Re: Restoration - Vintage Gretsch COB
It really not that difficult, you just need to be patient and smart about it. When you take the heads of you have to assess what shape the shell is actually in. In most cases, including this one, its in a ellipse - a smooth, elongated circle. Most of the time shells get out of round from pressure, or heat, - something steady - so its not going to be crazy wonky like zig zags and crazy stuff.
I measured the shell along the diameters from lug to lug noting the longest diameter and the shortest (if its an ellipse, the longest diameter will be 90 degrees from the shortest). Then you either compress the long diameter or stretch the short diameter until you have its right all the way around.
The real difficulty comes when one side of the shell is out of phase of the other - the long diameter on the batter side isn't the long diameter on the reso side... and when the batter bearing edge doesn't lie flat on a table top, that is another dimension you need to correct for as well. Getting all that to line up takes some massaging as you can imagine. That's why it took me a few tries.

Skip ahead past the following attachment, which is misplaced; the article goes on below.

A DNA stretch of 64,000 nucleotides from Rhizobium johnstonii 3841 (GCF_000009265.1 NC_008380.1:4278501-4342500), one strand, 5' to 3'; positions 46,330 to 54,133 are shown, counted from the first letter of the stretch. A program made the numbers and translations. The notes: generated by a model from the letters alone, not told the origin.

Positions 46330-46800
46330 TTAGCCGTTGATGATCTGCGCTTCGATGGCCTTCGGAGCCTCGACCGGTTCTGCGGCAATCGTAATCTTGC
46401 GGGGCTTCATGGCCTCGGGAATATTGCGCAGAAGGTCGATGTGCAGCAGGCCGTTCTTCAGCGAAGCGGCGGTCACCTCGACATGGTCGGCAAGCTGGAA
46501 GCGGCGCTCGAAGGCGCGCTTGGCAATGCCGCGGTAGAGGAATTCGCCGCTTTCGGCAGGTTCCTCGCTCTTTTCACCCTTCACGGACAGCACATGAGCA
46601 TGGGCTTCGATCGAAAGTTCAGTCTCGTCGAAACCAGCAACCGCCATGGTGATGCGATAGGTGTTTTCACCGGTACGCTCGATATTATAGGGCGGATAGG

I also had to do all that with the hoops.
Luckily, brass is a really soft material that you can shape easier than other materials. Making the proper corrections doesn't take too much force, but you can definitely over correct, which is a big problem because it compounds the number of corrections you need to make. When you do too much correcting you run the risk of cold working the metal and weakening it. Its a valid risk, but it all honesty you'd have to really really bend that metal and bend it back. When a shell has a head and hoops on it, its not going to be more than about 1/4" off; that's not much and won't put you at risk of any metal fatigue. If it were something crazy like 2+ inches out, you'd have to be very careful not to correct too fast and possibly need a heat source for major bends.. but at that point you might as well scrap it.
"Lay the backbeat home."